When trying to predict the chemical shift for a particular hydrogen, the key to is to find the closest match in the table/chart. Sometimes there will be an exact match; often you will have to settle for something similar but not identical (for example, an RCH2X instead of an R2CH-X). Always bear in mind that the peak for a given hydrogen is moved downfield if there is a nearby electronegative element and/or pi system.
See some simple examples.
The basics of chemical shift prediction can be seen in propionaldehyde (propanal) - the figure compared predicted values with actual chemical shifts. The hydrogen directly off the C=O carbon is moved far downfield; the next hydrogen is further away so it is only moved a moderate amount downfield; the most distant hydrogen is only moved a very small amount (0.2 ppm downfield from an alkane CH3).
- In summary
- Electronegative atoms (O, F, Cl, N) move nearby hydrogens and carbons DOWNFIELD.
- Pi systems (double/triple bonds, aromatic rings) usually move nearby hydrogens & carbons DOWNFIELD. (There are a few special cases that are different.)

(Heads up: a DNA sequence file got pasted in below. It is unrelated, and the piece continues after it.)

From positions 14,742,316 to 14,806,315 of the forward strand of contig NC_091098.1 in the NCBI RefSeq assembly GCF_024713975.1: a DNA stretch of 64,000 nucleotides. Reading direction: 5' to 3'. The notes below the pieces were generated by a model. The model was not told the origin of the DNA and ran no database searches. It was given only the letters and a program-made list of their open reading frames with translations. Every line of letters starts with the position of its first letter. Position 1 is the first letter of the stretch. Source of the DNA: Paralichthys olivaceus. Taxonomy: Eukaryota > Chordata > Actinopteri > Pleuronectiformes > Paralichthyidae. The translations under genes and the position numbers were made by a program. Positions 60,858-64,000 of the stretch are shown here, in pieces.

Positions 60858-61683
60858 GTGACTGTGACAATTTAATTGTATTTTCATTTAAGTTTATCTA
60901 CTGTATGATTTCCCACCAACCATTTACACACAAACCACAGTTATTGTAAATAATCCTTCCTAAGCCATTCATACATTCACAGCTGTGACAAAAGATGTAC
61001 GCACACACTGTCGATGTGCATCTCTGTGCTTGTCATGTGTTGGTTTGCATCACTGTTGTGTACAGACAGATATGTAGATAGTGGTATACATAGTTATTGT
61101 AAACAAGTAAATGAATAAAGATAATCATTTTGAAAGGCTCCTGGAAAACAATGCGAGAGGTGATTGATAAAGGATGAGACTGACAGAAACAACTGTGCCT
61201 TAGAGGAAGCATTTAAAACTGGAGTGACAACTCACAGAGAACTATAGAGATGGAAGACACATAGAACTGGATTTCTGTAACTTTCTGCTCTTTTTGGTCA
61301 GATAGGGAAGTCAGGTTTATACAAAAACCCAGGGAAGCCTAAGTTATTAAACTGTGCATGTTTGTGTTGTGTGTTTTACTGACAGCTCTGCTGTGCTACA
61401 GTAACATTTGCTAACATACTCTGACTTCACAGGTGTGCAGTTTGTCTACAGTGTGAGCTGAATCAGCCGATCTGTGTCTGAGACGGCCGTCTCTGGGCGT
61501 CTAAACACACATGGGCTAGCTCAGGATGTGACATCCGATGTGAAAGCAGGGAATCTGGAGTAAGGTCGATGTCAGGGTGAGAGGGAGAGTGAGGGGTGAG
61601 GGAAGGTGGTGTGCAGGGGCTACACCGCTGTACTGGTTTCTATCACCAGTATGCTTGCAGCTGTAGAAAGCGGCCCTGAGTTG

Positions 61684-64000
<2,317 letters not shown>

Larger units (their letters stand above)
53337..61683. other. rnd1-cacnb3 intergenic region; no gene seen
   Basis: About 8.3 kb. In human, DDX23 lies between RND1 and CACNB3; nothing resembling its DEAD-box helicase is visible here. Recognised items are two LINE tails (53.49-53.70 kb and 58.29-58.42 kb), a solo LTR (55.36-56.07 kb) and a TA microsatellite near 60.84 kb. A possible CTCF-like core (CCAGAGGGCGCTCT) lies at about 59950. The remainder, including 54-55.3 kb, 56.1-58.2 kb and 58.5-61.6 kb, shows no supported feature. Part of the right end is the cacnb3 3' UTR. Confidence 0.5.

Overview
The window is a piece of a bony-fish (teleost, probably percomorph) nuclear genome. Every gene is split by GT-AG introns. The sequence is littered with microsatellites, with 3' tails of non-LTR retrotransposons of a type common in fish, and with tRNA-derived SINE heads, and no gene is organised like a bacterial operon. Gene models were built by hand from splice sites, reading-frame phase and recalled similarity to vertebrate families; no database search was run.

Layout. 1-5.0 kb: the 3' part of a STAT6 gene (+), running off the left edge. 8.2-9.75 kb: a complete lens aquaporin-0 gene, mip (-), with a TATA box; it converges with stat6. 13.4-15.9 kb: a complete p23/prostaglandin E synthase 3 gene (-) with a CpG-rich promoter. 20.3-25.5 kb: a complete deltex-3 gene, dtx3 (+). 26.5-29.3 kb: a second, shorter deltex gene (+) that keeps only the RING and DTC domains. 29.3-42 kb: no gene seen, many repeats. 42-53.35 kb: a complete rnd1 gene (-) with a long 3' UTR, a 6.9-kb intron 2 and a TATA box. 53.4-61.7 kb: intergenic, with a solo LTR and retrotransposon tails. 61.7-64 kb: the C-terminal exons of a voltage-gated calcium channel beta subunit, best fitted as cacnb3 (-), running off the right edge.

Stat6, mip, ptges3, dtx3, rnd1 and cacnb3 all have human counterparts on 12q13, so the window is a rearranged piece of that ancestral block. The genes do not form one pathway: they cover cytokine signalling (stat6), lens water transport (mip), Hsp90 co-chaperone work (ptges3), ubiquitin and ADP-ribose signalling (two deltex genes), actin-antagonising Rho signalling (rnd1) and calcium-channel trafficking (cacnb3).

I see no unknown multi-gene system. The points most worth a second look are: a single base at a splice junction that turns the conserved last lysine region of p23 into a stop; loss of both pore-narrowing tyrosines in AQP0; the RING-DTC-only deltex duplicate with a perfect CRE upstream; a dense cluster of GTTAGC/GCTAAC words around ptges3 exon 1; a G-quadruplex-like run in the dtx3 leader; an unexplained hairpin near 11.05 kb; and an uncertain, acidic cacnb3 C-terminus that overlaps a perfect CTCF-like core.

Now try this practice quiz.
Exercise 1. Predict approximate chemical shifts for all the carbon and hydrogen atoms which are explicitly shown in the following molecules.
The left hand molecule shows some sample answers, with hydrogen chem. shifts in normal font and carbon chem. shifts in italics. Using the chem. shift table, see if you can work out the chem. shifts for the atoms shown in the other two molecules.
Once you've worked out the answers, take the self-testing quiz.
It should be noted that the positions given in Fig. 3 and Tables 1 & 2 may be only approximate, though for simple molecules they are fairly accurate. Where a wide range of δ is observed, this is indicated in Fig. 3 by use of a double-headed arrow showing the range. Additional nearby electron-withdrawing groups will tend to move the signals downfield. Nearby δ bonds may move the signal either upfield (rarely) or downfield (usually), depending on orientation. In 13C spectra steric factors can have a major effect.